fp 27/02/2007; Toby Deller; Grosvenor Chapel, London
Although the immediate impetus to the composition of this work was Toby Deller's suggestion to me in 2006, the roots of it really go back a decade further, to 1996, when I first heard Feldman's music at the Huddersfield Festival. It was a revelation, an experience that forced me to think about music and what it might be in an entirely new way. One always searches for such moments, but they become more elusive as one ages.
There's something inherently melancholy about a work for a solo instrument; music is essentially a social activity, and yet here you have a solitary player, so there's immediately a sense of absence, which seems appropriate in an homage to a dead man. But in this one person standing alone performing there's also a sense of courage, a quality that I think is integral to Feldman's music.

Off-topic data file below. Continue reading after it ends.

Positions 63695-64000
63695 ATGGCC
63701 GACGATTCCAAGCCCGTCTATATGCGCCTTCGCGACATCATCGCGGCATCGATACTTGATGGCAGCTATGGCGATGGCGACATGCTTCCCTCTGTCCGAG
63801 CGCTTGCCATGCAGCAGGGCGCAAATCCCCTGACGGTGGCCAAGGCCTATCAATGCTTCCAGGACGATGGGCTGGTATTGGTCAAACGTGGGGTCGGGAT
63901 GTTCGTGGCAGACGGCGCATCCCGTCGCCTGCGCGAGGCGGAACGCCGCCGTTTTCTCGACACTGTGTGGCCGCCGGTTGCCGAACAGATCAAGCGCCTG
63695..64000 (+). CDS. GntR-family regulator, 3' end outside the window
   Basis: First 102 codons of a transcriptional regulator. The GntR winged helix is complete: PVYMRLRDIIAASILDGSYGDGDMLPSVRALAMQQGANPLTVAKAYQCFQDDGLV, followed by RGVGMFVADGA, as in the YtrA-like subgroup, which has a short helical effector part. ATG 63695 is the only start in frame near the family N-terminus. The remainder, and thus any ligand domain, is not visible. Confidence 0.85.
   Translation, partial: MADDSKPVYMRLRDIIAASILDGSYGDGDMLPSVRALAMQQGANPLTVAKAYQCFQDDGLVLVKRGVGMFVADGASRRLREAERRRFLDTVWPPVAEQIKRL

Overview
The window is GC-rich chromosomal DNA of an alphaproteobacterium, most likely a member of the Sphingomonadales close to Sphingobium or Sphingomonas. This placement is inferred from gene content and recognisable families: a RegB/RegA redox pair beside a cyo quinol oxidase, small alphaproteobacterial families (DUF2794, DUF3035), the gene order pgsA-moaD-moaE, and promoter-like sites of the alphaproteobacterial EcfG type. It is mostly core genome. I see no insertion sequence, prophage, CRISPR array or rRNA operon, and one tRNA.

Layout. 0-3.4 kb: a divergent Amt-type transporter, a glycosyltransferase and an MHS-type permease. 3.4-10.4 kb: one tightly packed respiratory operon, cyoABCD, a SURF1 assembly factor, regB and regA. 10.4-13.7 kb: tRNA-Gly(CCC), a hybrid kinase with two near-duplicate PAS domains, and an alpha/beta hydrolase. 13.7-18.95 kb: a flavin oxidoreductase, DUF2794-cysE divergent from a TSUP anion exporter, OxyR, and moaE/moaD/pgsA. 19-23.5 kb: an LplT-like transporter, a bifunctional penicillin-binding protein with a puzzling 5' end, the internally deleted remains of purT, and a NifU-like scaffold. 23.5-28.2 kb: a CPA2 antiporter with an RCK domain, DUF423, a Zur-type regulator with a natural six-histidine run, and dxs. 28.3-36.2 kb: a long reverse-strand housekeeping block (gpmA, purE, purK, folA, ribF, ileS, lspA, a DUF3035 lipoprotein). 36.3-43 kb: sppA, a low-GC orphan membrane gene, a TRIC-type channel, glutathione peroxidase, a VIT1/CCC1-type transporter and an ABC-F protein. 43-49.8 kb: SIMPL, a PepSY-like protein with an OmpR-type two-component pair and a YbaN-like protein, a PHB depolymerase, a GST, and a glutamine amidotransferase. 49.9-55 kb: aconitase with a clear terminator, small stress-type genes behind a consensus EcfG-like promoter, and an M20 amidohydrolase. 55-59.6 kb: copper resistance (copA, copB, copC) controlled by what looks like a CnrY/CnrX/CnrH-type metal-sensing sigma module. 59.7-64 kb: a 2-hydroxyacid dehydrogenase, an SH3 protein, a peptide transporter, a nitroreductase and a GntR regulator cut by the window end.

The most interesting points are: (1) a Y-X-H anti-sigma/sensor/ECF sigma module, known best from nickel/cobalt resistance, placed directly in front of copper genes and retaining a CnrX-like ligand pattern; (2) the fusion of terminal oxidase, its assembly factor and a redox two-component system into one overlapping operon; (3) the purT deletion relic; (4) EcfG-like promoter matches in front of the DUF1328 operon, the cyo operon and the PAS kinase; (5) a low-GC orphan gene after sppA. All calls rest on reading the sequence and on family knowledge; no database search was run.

If I were to write a detailed description of this piece for you (something I'm not going to do - you don't need words to understand music, only open and attentive ears) I would probably refer to the protagonist as "the viola". But what are you hearing? An instrument? Or the performer operating it? The thoughts of the composer? Or the ghost of a man 20 years dead?
Something happens towards the end that addresses these issues in an unexpected way. After that, there is a gradual withdrawal from music to silence.